According to Rebecca, the Ryerson food service always wants to improve the services they provide. They were already offering vegetarian, vegan, halal, and gluten free food on campus, and were excited to try and add kosher food to the mix. While students need to buy the food (just like any other food offered in the cafeterias), the university is not charging any markup or doing this to make money – they are selling the food at cost and if food does go unsold they are willing to accept the loss in order to provide the Jewish students with kosher food.

But so far, this doesn’t seem to be an issue, as the food is flying off the shelves and needs to be restocked several times a day. The kosher food, which currently consists of muffins and danishes, yogurt breakfast cups, and sandwiches and wraps (dairy and meat), are available every day in the Hub Cafe. Rebecca says, it is nice to now be able to join her non-Jewish friends in the cafe during lunch break to talk and study, and with so few Jewish students in her program, this is another added benefit of the kosher food being offered in the cafe.

When asked what she was proudest about in this whole process, Rebecca answered, “I am very proud of the fact that it worked, and that the school was so willing to help. I never felt judged by school faculty throughout this process. Instead, they made me feel comfortable, and like its o.k, to say who you are. That there wasn’t any reason to be ashamed or hide to say “Oh I eat kosher.” It makes me more proud to be Jewish. It feels good that Ryerson promotes eating kosher on campus. And the relationships I made.”

Rabbi Aaron Greenberg, who is one of the OU-JLIC Torah Educators in Toronto, was consulted throughout the process. He helped the committee prepare talking points before their meetings, provided the number of kosher students on campus, potential food options, information about the proximity (or lack thereof) to other kosher restaurants/venues and previous efforts that had not succeeded and why. Echoing Rebecca’s sentiment, Rabbi Greenberg hopes this will teach the Jewish students to “be proud of who they are and not feel they are second class but the administration and the community supports them and their important way of life. To paraphrase Rabbi Sacks, non-Jews respect Jews that respect Judaism and non-Jews do not respect Jews that do not respect Judaism.” I think this situation is demonstrates Rabbi Sacks’ truism and hashkafat hachayim.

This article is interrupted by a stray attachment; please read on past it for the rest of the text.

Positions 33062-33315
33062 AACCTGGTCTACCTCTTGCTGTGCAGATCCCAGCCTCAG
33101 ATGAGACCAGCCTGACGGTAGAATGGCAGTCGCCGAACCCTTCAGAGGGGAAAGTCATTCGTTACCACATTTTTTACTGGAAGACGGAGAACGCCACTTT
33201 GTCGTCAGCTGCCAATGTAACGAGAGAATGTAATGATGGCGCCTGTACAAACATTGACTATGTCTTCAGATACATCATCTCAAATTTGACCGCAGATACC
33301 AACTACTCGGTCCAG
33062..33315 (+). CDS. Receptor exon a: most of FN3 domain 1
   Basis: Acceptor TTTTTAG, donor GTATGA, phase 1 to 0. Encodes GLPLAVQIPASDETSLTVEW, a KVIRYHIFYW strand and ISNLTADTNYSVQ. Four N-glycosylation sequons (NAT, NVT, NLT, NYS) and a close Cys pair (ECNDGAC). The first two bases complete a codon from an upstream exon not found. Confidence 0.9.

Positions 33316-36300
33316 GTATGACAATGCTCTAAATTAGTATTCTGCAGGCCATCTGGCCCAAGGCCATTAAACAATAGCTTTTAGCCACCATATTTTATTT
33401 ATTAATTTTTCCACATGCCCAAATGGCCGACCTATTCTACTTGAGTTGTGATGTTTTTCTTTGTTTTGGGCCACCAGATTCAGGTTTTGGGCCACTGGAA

When further asked if she thought students would stop attending Rabbi Greenberg’s classes now that they could find kosher food elsewhere on campus, Rebecca didn’t think so. Now Rabbi Greenberg will often buy the food from his classes from the Hub Cade instead of bringing it downtown with him, and the student still come, because who doesn’t love free food – and they love him and his classes too!

Rebecca says, so far the biggest challenge was finding a restaurant that could deliver to the university, but now she and the committee are focused on continuing to promote the kosher food on campus, so interest doesn’t wane, and it stays there for students to benefit from, and maybe even they can expand the food options.